In a world that wastes one-third of its food each year, how is it that hunger is still one of the leading preventable causes of death worldwide? Apparently, according to an article in Foreign Policy, how food gets wasted depends on where you live.
In developing countries, consumers tend to not waste much food because food consumes a much larger portion of personal income. Much of the waste comes from the production side where
“crops are inefficiently farmed with outdated tools, and often harvested early because farmers are under economic and climactic duress. To get meat, fruits, vegetables and fish to market in the developing world often means navigating lousy roads, using warehouses without proper refrigeration, facing greater vulnerability to pests, and any number of other factors that drive up spoilage and losses.”
In developed countries such as the U.S. and the U.K., where we are able to produce and transport more than enough food, waste tends to come from the consumer end. An upper estimate on the yearly amount of food waste in the U.S. is $165 Billion. $10-15 Billion of that is simply from damaged or close to sell-by date items from grocery stores. Also, a large proportion of waste in the U.S. is simply discarded because of aesthetic qualities. The article references a carrot farm where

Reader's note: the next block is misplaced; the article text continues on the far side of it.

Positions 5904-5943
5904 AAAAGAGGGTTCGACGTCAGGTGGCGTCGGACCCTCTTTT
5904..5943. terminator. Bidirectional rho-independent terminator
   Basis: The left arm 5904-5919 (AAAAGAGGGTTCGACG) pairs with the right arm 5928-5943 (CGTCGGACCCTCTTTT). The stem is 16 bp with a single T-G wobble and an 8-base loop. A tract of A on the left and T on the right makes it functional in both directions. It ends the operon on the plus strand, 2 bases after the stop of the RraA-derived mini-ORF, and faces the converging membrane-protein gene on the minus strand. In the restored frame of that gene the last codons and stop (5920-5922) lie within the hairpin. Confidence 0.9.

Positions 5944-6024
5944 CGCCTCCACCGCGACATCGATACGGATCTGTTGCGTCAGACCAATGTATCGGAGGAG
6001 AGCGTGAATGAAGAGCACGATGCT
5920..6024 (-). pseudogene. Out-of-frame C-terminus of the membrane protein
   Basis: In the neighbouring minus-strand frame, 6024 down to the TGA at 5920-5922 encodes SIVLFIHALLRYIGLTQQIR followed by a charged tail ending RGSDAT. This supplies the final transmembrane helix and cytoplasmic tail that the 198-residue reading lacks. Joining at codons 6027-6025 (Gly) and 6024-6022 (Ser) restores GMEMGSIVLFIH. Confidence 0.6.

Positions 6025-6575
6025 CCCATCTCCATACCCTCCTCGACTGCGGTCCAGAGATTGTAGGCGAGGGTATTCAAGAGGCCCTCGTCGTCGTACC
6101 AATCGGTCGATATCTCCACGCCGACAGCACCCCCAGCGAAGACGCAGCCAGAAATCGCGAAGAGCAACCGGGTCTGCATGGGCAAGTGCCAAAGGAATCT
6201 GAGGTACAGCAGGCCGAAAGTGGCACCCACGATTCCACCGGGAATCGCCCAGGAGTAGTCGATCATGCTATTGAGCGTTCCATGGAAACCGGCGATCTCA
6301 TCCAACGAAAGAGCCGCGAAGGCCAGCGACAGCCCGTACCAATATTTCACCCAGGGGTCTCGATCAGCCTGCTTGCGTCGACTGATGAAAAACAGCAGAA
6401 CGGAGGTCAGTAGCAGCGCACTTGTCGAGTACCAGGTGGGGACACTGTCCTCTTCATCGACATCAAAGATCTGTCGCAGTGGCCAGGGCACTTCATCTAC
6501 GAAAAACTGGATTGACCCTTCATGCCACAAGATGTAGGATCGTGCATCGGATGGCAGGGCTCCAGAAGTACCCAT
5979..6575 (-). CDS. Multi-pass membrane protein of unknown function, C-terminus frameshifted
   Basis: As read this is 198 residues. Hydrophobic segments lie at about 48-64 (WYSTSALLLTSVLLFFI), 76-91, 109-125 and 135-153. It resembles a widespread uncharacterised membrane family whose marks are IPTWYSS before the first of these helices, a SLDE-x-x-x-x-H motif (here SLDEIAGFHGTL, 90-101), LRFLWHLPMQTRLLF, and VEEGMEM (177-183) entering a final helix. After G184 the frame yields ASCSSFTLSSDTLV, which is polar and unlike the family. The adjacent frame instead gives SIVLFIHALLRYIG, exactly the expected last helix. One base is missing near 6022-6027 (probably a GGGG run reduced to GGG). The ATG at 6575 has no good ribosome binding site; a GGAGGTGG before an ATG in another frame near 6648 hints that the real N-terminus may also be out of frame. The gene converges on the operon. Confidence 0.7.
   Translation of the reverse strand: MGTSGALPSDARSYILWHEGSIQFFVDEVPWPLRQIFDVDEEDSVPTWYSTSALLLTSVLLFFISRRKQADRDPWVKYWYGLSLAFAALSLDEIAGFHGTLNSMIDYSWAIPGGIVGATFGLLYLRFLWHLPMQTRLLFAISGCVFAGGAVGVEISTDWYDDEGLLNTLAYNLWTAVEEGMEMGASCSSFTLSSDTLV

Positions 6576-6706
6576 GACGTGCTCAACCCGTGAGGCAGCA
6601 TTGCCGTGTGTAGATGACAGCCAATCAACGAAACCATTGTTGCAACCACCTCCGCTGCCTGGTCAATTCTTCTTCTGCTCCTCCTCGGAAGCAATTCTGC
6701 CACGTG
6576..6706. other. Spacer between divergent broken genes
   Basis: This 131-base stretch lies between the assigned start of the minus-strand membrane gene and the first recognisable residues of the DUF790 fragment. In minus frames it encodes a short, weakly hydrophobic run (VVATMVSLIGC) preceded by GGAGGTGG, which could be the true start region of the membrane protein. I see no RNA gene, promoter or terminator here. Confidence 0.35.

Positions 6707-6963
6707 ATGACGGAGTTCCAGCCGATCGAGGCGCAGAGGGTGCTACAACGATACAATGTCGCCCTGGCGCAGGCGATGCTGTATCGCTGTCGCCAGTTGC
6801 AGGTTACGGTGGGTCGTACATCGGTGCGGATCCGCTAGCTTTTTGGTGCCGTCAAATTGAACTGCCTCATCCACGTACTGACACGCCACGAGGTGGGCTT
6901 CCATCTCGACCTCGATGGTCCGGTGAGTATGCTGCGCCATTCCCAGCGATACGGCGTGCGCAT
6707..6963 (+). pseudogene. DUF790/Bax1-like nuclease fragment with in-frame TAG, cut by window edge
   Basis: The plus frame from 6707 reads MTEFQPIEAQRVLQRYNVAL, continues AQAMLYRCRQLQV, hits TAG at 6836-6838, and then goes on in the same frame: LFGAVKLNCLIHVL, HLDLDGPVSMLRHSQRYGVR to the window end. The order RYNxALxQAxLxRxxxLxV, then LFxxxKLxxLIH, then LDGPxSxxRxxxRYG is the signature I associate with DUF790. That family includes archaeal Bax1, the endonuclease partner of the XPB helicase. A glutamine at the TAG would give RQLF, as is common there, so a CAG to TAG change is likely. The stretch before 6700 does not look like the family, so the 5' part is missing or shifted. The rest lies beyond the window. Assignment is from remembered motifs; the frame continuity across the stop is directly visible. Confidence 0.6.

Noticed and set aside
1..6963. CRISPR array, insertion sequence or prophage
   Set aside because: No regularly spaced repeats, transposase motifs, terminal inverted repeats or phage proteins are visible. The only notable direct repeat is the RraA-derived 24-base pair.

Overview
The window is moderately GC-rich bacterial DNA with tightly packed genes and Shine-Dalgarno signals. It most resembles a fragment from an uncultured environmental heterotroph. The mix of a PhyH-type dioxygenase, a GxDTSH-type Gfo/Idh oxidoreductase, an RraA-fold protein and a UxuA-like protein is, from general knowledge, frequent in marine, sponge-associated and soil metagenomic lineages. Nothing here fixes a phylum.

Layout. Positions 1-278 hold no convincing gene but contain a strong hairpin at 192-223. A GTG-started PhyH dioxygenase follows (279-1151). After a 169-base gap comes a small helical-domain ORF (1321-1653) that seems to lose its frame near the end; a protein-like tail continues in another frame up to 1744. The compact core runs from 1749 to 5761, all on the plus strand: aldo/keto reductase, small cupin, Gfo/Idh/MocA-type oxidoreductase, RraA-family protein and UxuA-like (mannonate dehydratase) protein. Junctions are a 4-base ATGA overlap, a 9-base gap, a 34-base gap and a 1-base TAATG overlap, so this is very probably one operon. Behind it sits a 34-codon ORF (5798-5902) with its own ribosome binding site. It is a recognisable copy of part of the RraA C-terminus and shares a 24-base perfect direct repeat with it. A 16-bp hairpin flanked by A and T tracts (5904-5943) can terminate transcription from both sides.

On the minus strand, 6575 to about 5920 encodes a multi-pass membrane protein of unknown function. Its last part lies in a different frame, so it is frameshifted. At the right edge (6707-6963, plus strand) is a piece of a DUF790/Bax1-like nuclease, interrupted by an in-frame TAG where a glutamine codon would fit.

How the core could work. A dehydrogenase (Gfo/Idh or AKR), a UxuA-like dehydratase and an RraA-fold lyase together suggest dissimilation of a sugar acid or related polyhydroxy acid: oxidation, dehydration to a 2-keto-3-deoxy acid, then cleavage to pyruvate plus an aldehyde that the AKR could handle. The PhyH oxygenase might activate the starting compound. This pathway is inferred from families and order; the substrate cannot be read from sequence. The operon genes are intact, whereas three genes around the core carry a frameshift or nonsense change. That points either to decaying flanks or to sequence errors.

“25-30 percent of all carrots produced were either discarded or used as animal feed because of aesthetic defects.”
Solutions for waste in the developing world would necessitate improvements in infrastructure and food preservation. In the developed world, making use of what would otherwise be wasted food could be a new profitable business model. For example, a former president of Trader Joe’s has plans to launch a chain of stores selling prepared food made exclusively with past-sell-by-date products.